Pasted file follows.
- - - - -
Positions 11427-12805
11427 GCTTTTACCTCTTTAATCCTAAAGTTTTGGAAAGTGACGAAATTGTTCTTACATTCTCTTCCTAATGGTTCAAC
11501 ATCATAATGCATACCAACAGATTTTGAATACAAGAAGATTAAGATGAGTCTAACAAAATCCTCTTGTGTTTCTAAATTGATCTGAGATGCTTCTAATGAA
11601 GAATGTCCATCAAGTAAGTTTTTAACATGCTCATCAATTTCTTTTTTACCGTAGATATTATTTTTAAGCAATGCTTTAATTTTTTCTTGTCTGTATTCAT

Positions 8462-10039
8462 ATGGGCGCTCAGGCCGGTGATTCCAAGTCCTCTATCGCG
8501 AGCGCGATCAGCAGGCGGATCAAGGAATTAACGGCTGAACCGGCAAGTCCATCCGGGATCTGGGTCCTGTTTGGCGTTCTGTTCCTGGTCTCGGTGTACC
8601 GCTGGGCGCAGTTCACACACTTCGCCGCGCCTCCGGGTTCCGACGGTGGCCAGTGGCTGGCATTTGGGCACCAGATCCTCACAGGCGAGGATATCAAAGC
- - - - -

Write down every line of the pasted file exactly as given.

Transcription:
Positions 11427-12805
11427 GCTTTTACCTCTTTAATCCTAAAGTTTTGGAAAGTGACGAAATTGTTCTTACATTCTCTTCCTAATGGTTCAAC
11501 ATCATAATGCATACCAACAGATTTTGAATACAAGAAGATTAAGATGAGTCTAACAAAATCCTCTTGTGTTTCTAAATTGATCTGAGATGCTTCTAATGAA
11601 GAATGTCCATCAAGTAAGTTTTTAACATGCTCATCAATTTCTTTTTTACCGTAGATATTATTTTTAAGCAATGCTTTAATTTTTTCTTGTCTGTATTCAT

Positions 8462-10039
8462 ATGGGCGCTCAGGCCGGTGATTCCAAGTCCTCTATCGCG
8501 AGCGCGATCAGCAGGCGGATCAAGGAATTAACGGCTGAACCGGCAAGTCCATCCGGGATCTGGGTCCTGTTTGGCGTTCTGTTCCTGGTCTCGGTGTACC
8601 GCTGGGCGCAGTTCACACACTTCGCCGCGCCTCCGGGTTCCGACGGTGGCCAGTGGCTGGCATTTGGGCACCAGATCCTCACAGGCGAGGATATCAAAGC